The publication pattern of EPSR confirms the findings of established scholarship on gender and publishing; women publish less than men (roughly, 30% to 70%). This gap reflects a previous submission gap; i.e., men submit even much more than women do. EPSR editorial process does not show signs of discrimination: single or leading female authors have significantly lower desk rejection rates than their male counterparts in similar configurations. Women though, are underrepresented as peer reviewers and EPSR has taken measures to redress this situation. Looking at women authors perceptions, findings (that cannot be considered representative), are consistent with existing scholarship. Women authors perceive themselves as more perfectionist and more risk adverse, they also perceive that they can dedicate less time to research, and they express mistrust in the blind review process. As a general conclusion, whilst reversing the gender gap requires structural action beyond and before the editorial process, journal editors must consider forms to secure more extensive women inclusion in publications.
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Reviewers can choose the option “I prefer not to say” when declaring their gender; hence, these figures are not complete. EPSR lacks data for around 36% (239) of initially invited reviewers because they do not have to fill in their personal data if they are not going to use ScholarOne©.
We only collected data about those reviewers who at least once have accepted an invitation to review for the journal, consequently providing information about gender within a user account. The platform monitors their responses to further invitations as well. However, it does not record such information about many other invitees who declined without having an active user account. Given these limitations, the data above refer to a sample of 3343 reviewers (out of the total of 7224 ever-invited reviewers).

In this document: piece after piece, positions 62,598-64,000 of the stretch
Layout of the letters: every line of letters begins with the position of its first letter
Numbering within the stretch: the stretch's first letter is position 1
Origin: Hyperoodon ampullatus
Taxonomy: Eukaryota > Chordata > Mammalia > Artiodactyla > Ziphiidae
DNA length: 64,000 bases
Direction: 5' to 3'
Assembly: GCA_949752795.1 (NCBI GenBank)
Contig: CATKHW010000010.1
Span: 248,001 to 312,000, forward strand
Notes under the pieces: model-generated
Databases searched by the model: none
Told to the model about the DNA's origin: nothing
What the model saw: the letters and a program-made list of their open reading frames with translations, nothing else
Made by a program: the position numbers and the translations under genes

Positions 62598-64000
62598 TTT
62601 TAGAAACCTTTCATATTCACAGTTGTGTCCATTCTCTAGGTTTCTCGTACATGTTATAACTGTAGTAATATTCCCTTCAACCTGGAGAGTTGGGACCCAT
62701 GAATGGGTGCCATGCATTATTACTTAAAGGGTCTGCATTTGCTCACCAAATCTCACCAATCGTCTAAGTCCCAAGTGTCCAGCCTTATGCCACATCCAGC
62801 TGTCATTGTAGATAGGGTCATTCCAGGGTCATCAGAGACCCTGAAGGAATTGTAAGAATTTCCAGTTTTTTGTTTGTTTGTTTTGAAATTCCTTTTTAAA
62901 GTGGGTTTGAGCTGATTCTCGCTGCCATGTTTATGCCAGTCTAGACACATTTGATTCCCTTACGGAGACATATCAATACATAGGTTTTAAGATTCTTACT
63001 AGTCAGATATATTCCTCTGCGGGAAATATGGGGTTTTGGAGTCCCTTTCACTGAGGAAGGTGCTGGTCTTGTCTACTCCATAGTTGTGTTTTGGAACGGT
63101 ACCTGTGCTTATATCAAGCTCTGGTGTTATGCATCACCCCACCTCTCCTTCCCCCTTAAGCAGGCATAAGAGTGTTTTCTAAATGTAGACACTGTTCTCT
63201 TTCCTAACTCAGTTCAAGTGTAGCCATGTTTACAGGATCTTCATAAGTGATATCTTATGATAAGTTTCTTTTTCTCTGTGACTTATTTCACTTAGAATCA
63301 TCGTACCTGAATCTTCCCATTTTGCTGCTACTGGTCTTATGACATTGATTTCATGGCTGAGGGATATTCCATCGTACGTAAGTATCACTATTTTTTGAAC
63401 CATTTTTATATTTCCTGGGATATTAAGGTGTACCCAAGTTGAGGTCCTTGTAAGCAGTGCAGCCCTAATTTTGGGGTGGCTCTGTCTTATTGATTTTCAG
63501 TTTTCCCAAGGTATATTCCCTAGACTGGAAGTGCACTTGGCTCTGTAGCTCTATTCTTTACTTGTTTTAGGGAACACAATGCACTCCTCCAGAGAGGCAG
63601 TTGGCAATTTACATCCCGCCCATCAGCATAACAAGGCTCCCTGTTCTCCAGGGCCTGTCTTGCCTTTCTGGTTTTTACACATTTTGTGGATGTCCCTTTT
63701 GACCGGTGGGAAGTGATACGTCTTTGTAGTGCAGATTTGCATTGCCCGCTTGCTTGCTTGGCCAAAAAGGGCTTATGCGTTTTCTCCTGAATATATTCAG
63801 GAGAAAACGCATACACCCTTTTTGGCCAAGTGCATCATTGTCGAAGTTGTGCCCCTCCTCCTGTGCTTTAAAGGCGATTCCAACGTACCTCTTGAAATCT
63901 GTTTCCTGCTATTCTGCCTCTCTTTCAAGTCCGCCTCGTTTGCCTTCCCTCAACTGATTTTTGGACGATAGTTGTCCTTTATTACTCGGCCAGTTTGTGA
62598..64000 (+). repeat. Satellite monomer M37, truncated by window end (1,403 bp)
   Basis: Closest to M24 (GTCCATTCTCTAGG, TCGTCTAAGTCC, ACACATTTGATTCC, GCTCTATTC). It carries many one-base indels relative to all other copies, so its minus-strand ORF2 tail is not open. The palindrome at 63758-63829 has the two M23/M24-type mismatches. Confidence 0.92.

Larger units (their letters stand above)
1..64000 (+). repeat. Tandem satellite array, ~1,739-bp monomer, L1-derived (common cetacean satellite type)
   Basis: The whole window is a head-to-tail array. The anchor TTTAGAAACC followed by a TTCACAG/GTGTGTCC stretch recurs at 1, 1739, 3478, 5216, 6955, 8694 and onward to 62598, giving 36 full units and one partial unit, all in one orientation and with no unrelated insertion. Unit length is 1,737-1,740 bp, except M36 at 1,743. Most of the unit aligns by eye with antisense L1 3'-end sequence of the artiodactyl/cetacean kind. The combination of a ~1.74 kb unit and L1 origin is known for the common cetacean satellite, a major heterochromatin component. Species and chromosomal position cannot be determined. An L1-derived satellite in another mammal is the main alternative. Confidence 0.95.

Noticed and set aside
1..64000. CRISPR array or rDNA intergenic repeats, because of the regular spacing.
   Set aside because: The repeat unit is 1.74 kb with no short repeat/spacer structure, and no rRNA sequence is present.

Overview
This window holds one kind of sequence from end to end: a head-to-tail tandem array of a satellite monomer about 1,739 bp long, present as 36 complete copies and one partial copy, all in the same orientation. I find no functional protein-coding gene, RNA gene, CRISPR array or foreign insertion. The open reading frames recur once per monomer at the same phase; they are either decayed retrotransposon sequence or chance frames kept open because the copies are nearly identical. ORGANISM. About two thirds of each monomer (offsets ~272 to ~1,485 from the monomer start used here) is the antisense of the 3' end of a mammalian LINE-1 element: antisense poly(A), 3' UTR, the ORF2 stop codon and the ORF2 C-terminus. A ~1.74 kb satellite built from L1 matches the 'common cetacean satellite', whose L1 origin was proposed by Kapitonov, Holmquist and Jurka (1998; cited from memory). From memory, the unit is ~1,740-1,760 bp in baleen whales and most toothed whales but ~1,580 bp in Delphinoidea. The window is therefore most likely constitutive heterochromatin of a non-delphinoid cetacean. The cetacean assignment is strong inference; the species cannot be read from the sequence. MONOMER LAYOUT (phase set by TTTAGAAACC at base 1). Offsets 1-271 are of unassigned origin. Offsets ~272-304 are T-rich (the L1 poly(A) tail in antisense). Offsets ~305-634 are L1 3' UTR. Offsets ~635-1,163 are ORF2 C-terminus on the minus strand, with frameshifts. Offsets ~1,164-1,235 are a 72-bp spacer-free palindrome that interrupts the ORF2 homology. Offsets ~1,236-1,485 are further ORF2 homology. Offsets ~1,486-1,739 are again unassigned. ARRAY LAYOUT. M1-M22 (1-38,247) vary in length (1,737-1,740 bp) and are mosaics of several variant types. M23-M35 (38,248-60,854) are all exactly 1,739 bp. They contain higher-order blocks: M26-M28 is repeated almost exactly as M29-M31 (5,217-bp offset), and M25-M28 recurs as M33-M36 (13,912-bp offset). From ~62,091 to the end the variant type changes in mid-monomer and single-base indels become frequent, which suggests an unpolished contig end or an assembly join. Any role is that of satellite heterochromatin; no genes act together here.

Same limitations apply. A significant share of those who decline an invitation does so without having completed a user profile on the platform; therefore, the full share of female academics among these remains unrecorded.
For instance, I’m one of those people that tends to sit on (papers) for too long. I re-work and re-work, whereas you could probably send it in an early stage and then use the feedback you get in the review process. (…). Interview 5.
Interview 5, Interview 15.
‘Most of the work had been done by me in terms of both writing and empirics. Then, after the presentation, people asked questions, he replied, (…) and no one gave me the opportunity to talk (…) It was the first time I realised that as a young women in political science you are less legitimate to talk when you’re in an assembly of men’ Interview 3.
‘If I check the work I cite, it is overwhelmingly men, and of course many women do good research in my field (…) It is this kind of unconscious bias that we all have, that we tend to give more weight to what a man says’ Interview 7.
‘Another factor that takes time away from research is the family, and this is completely ignored in the publishing business (…) One time, (we received a R&R from a journal) when my co-author and I were both on maternity leave (…) So we said “we cannot deliver within the deadline, but we definitely want to revise it”, and we explained the situation. (…) The editors were two men, who write back declining our request’. Interview 4.
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Closa, C., Moury, C., Novakova, Z. et al. Mind the (submission) gap: EPSR gender data and female authors publishing perceptions. Eur Polit Sci 19, 428–442 (2020). https://doi.org/10.1057/s41304-020-00250-5
- Gender gap in publications
- Political science women authors
- Female reviewers